Closing Nevada Days is a series of document extracts that close off two narrative strands from the main text: a string of sexual assaults and a murder on campus; and the disappearance of the adventurer Steve Fossett. Both of these have previously been left open like plot strands in a novel – and they’ve had the same narrative tension – but their sudden, matter-of-fact closure reinforces that reality doesn’t have the arrangement of fiction after all. In a way, we’re also back to the theme of moral ambivalence, asking whether it’s right to gain narrative pleasure from such real events. But then, that’s what fiction naturally enables, isn’t it? But then again… 

Considering that I was unsure of giving Nevada Days a whirl in the first place, the reading of it (and, indeed, the writing of this review) has given me so much to think about, I feel very happy to have taken the chance. I must also mention the design:this book is published as part of the new ‘MacLehose Press Editions’ series, in a handsome trade paperback (large, but not too large) with flaps. I’m glad to have Nevada Days a worthy addition to my library; and, actually, I think it will be a good starting point for exploring more of Bernardo Atxaga’s work. 
T 

Stu has also reviewed Nevada Days over at Winstonsdad’s Blog

Book details 

Nevada Days (2013) by Bernardo Atxaga, tr. Margaret Jull Costa (2017), MacLehose Press, 342 pages, paperback (review copy). 

Nona’s Room – Cristina Fernández Cubas

Once again, July is Spanish Lit Month, hosted by Richard at Caravana de recuerdos and Stu at Winstonsdad’s Blog. A little later than planned, I’m joining in. 

Today I’m looking at another title from the Peter Owen/Istros Spanish Spring trio (the last I reviewed was Inventing Love). The author biography tells me that Cristina Fernández Cubas is one of Spain’s most highly regarded short-story writers — and that Nona’s Room is her first book to be translated into English. After reading these six stories, I can see why Cubas has such a high reputation; and I’m keen to read more of her work. 

The opening title story sets the tone of the collection. When the narrator’s sister Nona was born, her mother told her that Nona was special, and not to forget that “special is a lovely word.” Well, maybe that was how it happened. Whatever, the narrator knows that she has felt sidelined since Nona came along:

Because my life was very different before Nona came into the world. I don’t remember it very well, but I do know it was different. I’ve got loads of reasons to think that it was better, too. Much better. But once Nona was born things changed for ever, and that must be why I got used to thinking that my mother said those words the day she came into the world. That’s the day when I started a new life as well. My life with Nona.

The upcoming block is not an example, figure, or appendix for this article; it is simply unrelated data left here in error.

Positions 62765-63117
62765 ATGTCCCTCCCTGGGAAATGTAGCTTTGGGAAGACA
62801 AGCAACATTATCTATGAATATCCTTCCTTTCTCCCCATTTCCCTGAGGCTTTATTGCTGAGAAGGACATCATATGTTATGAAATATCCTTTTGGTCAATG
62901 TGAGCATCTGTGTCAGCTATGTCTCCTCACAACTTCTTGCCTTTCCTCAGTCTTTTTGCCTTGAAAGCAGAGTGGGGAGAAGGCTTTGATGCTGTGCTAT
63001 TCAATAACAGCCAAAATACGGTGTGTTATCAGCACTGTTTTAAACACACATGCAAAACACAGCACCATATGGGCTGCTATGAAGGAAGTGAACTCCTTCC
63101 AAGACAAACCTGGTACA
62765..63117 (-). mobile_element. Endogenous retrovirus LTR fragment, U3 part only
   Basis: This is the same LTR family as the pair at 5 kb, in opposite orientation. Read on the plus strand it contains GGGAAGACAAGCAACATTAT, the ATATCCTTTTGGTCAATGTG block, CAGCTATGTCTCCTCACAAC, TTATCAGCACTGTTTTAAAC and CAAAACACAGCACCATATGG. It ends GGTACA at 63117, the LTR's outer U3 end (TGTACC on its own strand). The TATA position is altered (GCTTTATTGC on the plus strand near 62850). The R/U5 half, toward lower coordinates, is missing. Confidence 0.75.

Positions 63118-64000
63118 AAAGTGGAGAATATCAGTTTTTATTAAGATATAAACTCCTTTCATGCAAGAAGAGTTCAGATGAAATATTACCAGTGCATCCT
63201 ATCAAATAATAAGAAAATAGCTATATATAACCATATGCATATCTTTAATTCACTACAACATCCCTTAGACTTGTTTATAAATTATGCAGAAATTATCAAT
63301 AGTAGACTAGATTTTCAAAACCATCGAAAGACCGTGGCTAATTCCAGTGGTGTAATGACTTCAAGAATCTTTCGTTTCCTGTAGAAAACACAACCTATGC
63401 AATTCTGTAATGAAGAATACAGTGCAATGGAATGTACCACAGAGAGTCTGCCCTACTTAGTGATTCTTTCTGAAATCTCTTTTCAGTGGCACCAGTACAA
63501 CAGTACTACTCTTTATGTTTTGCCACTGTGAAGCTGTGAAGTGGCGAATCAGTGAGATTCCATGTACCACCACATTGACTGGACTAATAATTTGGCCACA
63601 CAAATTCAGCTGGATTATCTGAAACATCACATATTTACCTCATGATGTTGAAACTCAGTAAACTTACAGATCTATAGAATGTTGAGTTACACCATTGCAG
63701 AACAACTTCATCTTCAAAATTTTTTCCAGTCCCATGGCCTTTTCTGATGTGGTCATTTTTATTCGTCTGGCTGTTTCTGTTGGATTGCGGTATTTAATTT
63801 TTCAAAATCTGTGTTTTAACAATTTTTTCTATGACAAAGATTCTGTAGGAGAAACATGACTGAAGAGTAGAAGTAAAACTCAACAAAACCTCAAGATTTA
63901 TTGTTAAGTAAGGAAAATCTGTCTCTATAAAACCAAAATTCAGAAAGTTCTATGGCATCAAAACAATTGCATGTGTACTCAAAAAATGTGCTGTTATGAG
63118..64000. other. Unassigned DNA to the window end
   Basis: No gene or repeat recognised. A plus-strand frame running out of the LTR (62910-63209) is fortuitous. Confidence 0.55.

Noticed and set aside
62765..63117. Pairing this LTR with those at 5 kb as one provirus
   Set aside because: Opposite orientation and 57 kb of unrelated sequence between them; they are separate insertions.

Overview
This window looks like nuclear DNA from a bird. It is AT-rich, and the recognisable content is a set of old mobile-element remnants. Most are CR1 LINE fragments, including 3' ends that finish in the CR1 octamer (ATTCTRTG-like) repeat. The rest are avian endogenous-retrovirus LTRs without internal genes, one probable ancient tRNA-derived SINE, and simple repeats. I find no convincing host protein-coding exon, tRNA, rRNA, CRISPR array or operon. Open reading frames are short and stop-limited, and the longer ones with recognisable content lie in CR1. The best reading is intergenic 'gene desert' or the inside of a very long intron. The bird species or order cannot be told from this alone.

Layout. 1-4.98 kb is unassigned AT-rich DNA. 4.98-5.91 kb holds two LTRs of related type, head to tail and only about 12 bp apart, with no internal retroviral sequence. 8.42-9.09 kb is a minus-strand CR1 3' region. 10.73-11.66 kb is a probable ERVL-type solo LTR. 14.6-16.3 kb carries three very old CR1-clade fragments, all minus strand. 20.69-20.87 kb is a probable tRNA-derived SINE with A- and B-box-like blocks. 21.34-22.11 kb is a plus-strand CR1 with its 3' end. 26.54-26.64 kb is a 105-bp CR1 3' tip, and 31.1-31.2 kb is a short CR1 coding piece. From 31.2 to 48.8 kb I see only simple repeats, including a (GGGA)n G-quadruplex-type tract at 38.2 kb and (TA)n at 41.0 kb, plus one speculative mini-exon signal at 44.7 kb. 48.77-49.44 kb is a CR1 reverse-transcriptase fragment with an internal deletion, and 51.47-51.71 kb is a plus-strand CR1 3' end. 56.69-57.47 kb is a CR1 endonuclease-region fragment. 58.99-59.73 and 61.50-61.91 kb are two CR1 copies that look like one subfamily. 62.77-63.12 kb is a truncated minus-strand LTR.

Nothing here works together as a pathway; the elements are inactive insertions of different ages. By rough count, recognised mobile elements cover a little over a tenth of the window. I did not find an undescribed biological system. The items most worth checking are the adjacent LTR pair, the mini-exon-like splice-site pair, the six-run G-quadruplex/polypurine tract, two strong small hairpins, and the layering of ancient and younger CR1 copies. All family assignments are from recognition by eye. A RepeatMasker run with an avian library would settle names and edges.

(translation by Kathryn Phillips-Miles and Simon Deefholts)

This kind of uncertainty, and a slippery hold on reality, permeates all of Cubas’s stories. In this particular example, the narrator has started to lose her sense of having a life in and for herself when her parents focus all their attention on special Nona at her special school, Nona with her array of imaginary friends. It’s when the narrator sees something inexplicable happen to her sister that she becomes determined to find out the truth, and discover what secrets lie behind the door of Nona’s room… 

Yes, I am tiptoeing around something that I don’t want to reveal. But I don’t want to give the impression that this story is ‘all about the twist’: ‘Nona’s Room’ writhes and shifts all the way through, with a constant sense that something else is set to emerge. 

That same sense comes right to the fore early on in ‘Interior with Figure’, when the narrator describes the Cecioni painting of that name and says that the girl depicted “reminds me of a character in a short story I wrote recently whom I called Nona.”
The narrator of ‘Interior with Figure’ admits to being a writer but stops short of revealing her name. Still, that mention of Nona tempts us to perceive this story as being closer to reality than some of the others. Our narrator goes on to recount seeing a school party at the gallery she is visiting, and hearing one girl who has a particularly dark interpretation of Cecioni’s Interior with Figure. The girl speculates that the figure in the painting is hiding from her parents, because she knows they want to kill her for what she has seen.